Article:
Custom Arduino Board Design

Believe it or not, the Arduino is one of the wonders of the modern world. It made electronics design and prototyping accessible to everyone by removing a lot of the initial entry barriers such as expert knowledge in C programming and hours of reading datasheets and application notes.

The power of the Arduino rellies in its communities that make good quality software libraries and join forces to make the platform easier and more powerful.

15 years ago, if you wanted to do a WiFi connected device that broadcasts information to another device, you will surely need a team of skilful and experienced engineers. As of today, by buying some modules and following tutorials online, you can achieve the same result.

But what happens when you have your proof of concept Arduino prototype working and want to make it smaller so it fits a sleek enclosure and takes away unnecessary components to make it cheaper?

You need to make your own custom Arduino board design PCB.

In this article, you will learn how to create a circuit that you can program with the Arduino IDE and works the same as the proof of concept prototype but in a custom-built PCB.

For this tutorial, 2 different MCUs will be reviewed. The ATMega328P from the Arduino UNO R3 and the ATTiny85/45/25, another popular MCU that can be used with the Arduino environment and is cheaper than the ATMega328P.

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We are here to help you!  At Developpa we love taking raw ideas from passionate people and transforming them into actual tangible working machines.

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Transformerless PSU, round 2

A few months ago, in the article Transformerless PSU, is it worth it? two ways to convert AC mains into usable DC voltage were analyzed in terms of cost, space and performance.

These two types were the traditional step-down transformer approach and a transformerless design that uses the property of reactance of the capacitor to create a voltage divider and effectively step-down the voltage.

In this article, we will analyze a third way to convert AC mains into DC voltage to power small electronics. (more…)

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Beginners Guide: First Design with the dsPIC33E MCU

This post was originally published on Predictable Designs, the original article can be found here

If you are designing an electronic product, chances are that it will have a microcontroller (MCU) embedded into it.

In order to control, process, easily change parameters of the design on demand and keep the design tidy and relatively low complexity, it is unpractical to approach a solution using purely discrete analogue and digital components. For this reason, a natural choice is the use of a microcontroller. A microcontroller is basically a computer shrunk to a chip. It contains a CPU, memory, I/O pins and peripherals, all in a single package. (more…)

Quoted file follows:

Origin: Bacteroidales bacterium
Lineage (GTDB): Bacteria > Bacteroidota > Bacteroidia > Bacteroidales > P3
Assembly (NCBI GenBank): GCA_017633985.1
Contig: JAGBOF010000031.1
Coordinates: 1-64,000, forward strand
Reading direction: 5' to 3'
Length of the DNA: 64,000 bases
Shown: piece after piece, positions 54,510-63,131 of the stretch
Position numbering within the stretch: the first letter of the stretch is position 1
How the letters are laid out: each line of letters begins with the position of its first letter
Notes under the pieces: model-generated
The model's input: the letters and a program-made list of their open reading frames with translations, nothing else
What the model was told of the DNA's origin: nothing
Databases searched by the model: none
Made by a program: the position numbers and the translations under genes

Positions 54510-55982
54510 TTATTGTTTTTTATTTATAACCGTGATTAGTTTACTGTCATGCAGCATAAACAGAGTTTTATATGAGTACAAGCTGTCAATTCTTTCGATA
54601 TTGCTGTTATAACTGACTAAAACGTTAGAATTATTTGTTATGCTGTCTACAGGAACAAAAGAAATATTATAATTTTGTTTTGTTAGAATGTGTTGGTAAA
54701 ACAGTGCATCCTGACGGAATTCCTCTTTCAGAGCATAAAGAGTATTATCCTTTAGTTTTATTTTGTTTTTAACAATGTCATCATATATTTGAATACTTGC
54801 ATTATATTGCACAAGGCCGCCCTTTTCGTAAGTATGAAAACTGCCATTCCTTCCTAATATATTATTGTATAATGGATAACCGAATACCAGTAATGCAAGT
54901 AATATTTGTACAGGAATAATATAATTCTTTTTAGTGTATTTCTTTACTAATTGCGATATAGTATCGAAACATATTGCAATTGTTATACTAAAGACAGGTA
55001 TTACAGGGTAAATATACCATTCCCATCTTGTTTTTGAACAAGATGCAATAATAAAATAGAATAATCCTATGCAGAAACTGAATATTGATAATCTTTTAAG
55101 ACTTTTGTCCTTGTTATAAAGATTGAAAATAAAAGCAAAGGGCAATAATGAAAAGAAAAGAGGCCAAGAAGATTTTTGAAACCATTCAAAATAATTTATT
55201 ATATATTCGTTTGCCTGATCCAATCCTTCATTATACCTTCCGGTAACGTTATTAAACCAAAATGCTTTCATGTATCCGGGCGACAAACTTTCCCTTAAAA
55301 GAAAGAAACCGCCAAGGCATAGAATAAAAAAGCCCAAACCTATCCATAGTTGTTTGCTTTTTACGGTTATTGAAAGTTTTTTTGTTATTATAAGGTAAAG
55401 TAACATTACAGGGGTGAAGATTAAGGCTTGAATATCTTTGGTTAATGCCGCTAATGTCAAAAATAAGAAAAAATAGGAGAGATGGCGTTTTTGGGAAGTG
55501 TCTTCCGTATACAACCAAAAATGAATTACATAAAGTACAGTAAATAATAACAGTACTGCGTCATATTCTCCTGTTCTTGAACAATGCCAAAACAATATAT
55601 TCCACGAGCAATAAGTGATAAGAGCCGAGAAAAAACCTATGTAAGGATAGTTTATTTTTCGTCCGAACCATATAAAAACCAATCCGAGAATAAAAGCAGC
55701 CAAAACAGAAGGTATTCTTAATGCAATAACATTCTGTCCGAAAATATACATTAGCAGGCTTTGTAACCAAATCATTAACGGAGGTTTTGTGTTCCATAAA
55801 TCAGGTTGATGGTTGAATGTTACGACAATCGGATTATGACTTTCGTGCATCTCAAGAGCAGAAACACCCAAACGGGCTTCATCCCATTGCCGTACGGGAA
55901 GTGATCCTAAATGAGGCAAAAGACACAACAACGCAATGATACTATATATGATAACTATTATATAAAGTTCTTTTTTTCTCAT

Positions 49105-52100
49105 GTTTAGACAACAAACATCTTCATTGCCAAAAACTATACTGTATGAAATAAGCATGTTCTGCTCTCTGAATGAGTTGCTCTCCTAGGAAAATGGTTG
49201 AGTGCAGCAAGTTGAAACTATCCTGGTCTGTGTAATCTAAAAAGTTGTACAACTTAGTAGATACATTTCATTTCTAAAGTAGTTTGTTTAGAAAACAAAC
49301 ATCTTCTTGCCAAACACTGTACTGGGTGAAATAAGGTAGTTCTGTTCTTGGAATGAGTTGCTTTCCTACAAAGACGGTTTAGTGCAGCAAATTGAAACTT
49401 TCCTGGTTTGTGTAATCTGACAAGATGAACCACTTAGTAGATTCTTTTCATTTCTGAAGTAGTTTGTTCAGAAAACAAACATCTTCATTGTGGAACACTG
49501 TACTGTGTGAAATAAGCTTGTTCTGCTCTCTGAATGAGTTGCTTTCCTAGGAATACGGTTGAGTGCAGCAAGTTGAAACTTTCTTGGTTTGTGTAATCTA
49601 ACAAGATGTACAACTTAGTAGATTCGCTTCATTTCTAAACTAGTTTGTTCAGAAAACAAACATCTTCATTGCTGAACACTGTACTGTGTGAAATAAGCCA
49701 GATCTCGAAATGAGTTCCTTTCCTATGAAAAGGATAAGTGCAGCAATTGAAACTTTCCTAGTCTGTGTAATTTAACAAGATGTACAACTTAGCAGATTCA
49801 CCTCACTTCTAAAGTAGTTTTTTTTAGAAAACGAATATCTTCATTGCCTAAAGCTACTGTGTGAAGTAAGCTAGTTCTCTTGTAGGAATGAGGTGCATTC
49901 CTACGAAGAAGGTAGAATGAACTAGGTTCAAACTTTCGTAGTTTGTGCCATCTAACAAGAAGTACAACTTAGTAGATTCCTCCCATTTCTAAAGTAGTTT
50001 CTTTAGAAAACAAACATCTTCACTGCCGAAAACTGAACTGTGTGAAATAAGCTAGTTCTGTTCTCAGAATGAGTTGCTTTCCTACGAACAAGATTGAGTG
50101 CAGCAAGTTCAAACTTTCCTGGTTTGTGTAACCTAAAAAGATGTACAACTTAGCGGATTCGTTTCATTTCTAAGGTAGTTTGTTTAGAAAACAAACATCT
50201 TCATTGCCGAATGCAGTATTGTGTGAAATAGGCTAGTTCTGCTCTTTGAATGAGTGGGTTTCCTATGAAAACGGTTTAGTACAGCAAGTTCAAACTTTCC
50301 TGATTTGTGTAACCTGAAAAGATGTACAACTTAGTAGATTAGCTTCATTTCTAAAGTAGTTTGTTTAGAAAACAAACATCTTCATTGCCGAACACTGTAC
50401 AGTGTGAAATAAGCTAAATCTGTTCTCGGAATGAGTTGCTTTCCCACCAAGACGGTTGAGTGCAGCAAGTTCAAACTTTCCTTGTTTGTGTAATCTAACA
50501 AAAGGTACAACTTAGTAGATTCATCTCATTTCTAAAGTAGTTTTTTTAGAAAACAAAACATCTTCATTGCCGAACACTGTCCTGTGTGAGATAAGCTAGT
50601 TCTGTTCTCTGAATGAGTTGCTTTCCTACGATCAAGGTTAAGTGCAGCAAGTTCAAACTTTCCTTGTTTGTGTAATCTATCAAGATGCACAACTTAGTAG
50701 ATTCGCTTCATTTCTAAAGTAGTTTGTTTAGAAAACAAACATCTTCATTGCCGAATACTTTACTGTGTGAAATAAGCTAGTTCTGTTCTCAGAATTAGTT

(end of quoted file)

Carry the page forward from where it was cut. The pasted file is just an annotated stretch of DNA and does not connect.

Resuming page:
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Current Source to Measure DC Resistance of a Wire

Have you heard of a current source before? In electronics, when you hear the word source, it means that part is “giving” or “providing” something, in this case, a current. The opposite of sourcing is sinking, this means that part is “taking” or “demanding” something. (more…)

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Transformerless PSU, is it worth it?

When it comes to the design of a power supply that needs to convert AC mains voltage into a fixed DC voltage, it is the norm to think that a transformer is required to achieve that design goal. In this article, a different alternative will be presented, and more importantly, it will be simulated and compared to the standard transformer solution in terms of cost, size and performance. (more…)

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PCB Layout Design Best Practices

One of the most fun parts of creating a real electronic circuit is (in my opinion) designing the Printed Circuit Board or PCB layout, and as anything in engineering, there are PCB Layout Design Best Practices.

This is the point where our abstract circuit schematic made by symbols and lines, becomes a real circuit that can be manufactured, assembled and used. (more…)

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Optimize the Energy Consumption of your Electronic Device

Energy consumption is an important parameter that not only concerns sustainability. It is true that by optimizing the use of energy on the device, less energy will be required to perform its function, therefore more efficient, but also by performing this optimization you will have an overall better product.  (more…)

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WindAid is also Electronics

This post was originally published on the WindAid blog. The article can be found here

Back in the summer of 2014, I had one of the best experiences of my life (sounds cheesy and the start of a teenage girl movie doesn’t it?). I was just finishing university and graduating with an electronics engineering bachelor degree at the University of Plymouth and before getting hooked into a 9-5 job I was looking to have an experience where I could combine three different factors (more…)

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Wind turbines with Twitter accounts

Wind Turbines with Twitter accounts? Unconventional perhaps, but it’s a zero service cost option I was able to implement that allows WindAid Institute, a Peruvian Non Governmental Organisation (NGO) to receive notifications from their wind turbine systems in rural Peru. The open source remote monitor project (or ReMona) was born out of a need to:

  • Receiving system alerts, such as battery level being critically low.
  • Wanting Live data to track system usage and turbine performance anywhere in the world.

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